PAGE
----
The other update on the consultation side is that Ann McKechin, our MP, asked a question in parliament for us: “whether (a) Ministers and (b) officials in his Department held discussions with stakeholders and business organisations prior to the introduction of the Non-domestic Self-funding Software Validation Service?” In the response it was inferred that the matter was discussed with the industry before the announcement, however we know ourselves and other software providers were not consulted and we feel the answer is therefore misleading to parliament. http://www.theyworkforyou.com/wrans/?id=2012-02-27a.96569.h&s=andrew+stunell

So where now from here? Well first a huge thank you to you all for your support; from the contact we’ve had direct, to the comments on our blogs and the discussions taking place on twitter. The main theme seems to be the closest to our heart as well — how this could lead to market distortion and impact on the UK energy conservation building regulations.

As we hope you all already know the software in question is used by all firms that undertake Part L compliance and EPC/DEC creation— you need to use this whether it is the free Government iSBEM, commercial interfaces to SBEM or level 5 dynamic simulation (DSM) software. It is an essential part for any firm doing this work — they cannot do without it.

As such it is the foundation of the Government’s building regulations related to energy reduction and carbon mitigation — if the software system set up fails the regulations start to fall apart. We’ve been really encouraged by the industry support for commercial software in this arena and how it has a very real place to play in our energy regulations — especially the dynamic simulation tools only available from commercial providers.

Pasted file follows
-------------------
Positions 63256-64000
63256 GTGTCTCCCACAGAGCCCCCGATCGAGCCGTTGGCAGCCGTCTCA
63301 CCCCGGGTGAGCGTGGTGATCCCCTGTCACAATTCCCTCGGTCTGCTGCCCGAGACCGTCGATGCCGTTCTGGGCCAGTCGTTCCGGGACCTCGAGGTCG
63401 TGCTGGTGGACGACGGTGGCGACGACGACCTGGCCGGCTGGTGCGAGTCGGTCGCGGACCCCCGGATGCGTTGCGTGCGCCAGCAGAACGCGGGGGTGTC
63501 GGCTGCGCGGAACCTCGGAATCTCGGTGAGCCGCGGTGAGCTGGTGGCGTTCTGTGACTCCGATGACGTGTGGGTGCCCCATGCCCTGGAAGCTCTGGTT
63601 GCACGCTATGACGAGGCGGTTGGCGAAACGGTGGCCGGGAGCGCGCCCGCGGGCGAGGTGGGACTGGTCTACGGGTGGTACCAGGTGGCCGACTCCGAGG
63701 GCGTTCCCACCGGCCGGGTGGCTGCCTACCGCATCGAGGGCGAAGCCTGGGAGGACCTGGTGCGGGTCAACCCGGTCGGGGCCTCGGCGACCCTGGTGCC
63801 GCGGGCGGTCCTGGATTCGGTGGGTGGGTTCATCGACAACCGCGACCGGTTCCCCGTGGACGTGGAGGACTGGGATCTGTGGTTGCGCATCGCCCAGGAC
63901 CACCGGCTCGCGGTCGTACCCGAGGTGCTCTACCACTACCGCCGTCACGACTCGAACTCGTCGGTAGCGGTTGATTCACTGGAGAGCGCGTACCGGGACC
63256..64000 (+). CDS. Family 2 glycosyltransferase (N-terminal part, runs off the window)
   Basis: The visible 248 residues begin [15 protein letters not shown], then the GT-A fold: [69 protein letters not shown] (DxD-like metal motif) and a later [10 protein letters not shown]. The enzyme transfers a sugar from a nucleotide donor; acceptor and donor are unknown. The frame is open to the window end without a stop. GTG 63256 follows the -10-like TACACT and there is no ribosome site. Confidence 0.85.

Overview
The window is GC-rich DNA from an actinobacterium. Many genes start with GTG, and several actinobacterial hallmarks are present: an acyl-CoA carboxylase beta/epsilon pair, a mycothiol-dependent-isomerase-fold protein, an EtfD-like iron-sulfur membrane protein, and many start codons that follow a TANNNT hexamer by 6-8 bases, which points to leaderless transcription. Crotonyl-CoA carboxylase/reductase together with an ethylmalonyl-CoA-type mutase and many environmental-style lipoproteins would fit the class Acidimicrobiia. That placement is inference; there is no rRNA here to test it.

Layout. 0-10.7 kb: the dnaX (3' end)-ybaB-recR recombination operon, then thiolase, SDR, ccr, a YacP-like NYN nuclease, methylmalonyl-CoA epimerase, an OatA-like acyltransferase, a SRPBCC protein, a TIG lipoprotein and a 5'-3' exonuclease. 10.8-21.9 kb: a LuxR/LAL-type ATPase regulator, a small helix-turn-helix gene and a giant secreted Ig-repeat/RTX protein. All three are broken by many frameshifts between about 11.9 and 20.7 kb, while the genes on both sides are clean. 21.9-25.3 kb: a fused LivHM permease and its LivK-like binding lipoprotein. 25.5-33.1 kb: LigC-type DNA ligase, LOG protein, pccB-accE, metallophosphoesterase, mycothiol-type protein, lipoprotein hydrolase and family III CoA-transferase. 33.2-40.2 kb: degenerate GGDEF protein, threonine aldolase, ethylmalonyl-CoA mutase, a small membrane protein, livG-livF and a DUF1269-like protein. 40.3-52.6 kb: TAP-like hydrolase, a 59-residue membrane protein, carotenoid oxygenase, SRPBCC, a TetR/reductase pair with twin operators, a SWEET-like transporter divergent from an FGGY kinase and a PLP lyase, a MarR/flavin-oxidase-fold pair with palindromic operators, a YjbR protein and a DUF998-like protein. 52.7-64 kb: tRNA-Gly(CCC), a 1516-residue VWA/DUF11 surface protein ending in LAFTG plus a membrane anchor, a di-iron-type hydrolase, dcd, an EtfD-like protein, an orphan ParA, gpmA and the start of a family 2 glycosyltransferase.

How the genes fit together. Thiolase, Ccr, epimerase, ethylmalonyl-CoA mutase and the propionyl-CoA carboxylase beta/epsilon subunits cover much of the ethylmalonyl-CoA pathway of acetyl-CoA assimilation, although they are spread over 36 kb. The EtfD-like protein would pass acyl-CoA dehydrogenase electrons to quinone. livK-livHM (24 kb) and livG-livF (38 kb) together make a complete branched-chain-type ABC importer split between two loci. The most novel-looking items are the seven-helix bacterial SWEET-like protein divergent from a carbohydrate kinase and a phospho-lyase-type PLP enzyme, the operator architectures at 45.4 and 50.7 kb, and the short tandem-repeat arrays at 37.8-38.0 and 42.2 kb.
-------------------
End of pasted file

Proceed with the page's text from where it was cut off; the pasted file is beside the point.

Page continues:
We have been told by DCLG that because it was not a regulation change a formal impact assessment or consultation procedure was not needed — this seems like semantics to us, as with this software being at the heart of energy conservation regulations why not assess the impact prior to implementation?

Also in response to our correspondence with Andrew Stunell, the reason given as to why DCLG have developed a self-funding mechanism is: “…in order to ensure that commercial organisations are still able to make their software available in the market.” We would argue that the software provided by commercial organisations is currently essential to the market— commercial tools offer the only solution for level 5 categorised buildings; they offer the only solutions that can also be used as design tools to really drive optimisation on the energy front; and they offer the only solutions which fit into firms design workflows efficiently.

Further to this, the free government software is frequently used as a design tool (when it states it should not be) which is creating a low impact, mass market that erodes at those firms actually making a difference and offering a considered means of achieving genuine Low Carbon buildings.